As coaches, we sometimes find ourselves in situations where we have to work with a large number of players. This is especially true in tryout situations, in clinics, and in lower level more participation oriented groups. This is when you need large group volleyball drills.
There are two philosophical concepts that are key here. One is to keep the players moving as much as possible. We don’t want them standing around for long periods of time. The other is to maximize player contacts.
So how do we do this?
The first is to avoid line oriented drills. These are things like hitting lines. There are two reasons for this. First is all the waiting around. Second is how few players take part. Think about it. In a standard hitting line, one hitter tosses to a setter. That’s just two active players. And it’s only one if a coach tosses to the hitter!
How can we make that better?
As a starting point, we can add in a block. In fact, we can make that two blockers. Just depends what you want to accomplish with the drill, though. We can add in a passer. And while we’re doing that, we can add in a tosser or server as well. What about someone playing defense?
Now we have six or more players involved in each repetition. That doesn’t mean they all touch the ball each time, but just taking active part means they get reading reps.
Another way to get more players involved in large group volleyball drills is to make effective use of your space. For example, the 2-sided Serve & Pass drill puts servers and passers on both sides of the net. That effectively doubles the number of players involved at any one time.
You can do the same sort of thing by using narrow court arrangements. Think about whether what you want to do can be done on half a court, or even a 1/3 of a court.
That brings up the subject of small-sided games. The classic example of this is Winners, also known as Queen or King (or Monarch) of the Court. Most people play 3s or 4s in this game. Why not play that on a half court? That way you can run two games side-by-side and double the number of players active. Player Winners is another variation that you could possibly run on 1/3 of a court.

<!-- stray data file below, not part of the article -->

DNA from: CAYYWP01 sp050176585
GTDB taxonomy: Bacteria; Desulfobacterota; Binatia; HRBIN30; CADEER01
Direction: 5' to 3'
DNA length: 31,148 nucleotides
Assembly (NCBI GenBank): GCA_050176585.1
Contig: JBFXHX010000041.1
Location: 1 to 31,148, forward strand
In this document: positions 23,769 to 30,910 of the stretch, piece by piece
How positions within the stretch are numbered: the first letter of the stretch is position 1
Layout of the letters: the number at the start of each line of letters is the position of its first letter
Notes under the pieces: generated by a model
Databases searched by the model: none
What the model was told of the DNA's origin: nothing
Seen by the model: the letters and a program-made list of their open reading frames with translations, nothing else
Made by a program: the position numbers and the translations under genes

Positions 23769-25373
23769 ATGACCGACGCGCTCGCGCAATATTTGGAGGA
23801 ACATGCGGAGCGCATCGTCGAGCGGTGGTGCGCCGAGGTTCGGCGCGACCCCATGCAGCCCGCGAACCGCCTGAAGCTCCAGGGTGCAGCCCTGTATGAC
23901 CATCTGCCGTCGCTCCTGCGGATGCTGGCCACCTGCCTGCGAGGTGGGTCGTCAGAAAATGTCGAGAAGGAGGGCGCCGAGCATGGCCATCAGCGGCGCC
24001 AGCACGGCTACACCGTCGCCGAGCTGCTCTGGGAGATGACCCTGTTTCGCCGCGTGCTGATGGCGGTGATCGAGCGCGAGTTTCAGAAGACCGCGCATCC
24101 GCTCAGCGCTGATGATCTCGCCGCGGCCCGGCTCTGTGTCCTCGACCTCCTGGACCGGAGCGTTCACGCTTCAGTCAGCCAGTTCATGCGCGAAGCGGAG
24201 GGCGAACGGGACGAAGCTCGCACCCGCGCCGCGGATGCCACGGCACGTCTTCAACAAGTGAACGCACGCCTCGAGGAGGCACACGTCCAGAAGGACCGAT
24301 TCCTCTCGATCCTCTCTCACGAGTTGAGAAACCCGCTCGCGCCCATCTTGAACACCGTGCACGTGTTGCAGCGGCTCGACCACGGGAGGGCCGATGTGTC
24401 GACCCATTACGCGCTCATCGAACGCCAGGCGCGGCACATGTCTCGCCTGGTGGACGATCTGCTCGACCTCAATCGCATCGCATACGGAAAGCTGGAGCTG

Of course what we like about Winners is the fast pace. Players move in and out quickly. We can actually speed that up, though, by using the Speedball version.
Related to that, you can use quick substitutions to manage court time in large group volleyball drills. One example of this used at times at MSU is 6 v 6s. This idea is to make the substitution cycles quick. Ideally, a player is on more than they are off, if that is possible to arrange.
For example, if you have three players you want to play across two positions you can rotate them on a plays or point basis. One is in Position 1, one is in Position 2, and one is off. After some number of plays or points, they rotate. Position 1 goes to Position 2, Position 2 goes off, and the off player goes to Position 1. That means each player is on the court roughly twice as long as they are off.
As always, it is important to start off with a clear set of priorities. What do you want to accomplish? From there you can think about the types of drills and games you can use with the group, and look for ways to keep wait times down, maximize the number of players involved, and to move things along quickly.
Have a favorite large group game or drill? Share it with your fellow readers in the comment section below.
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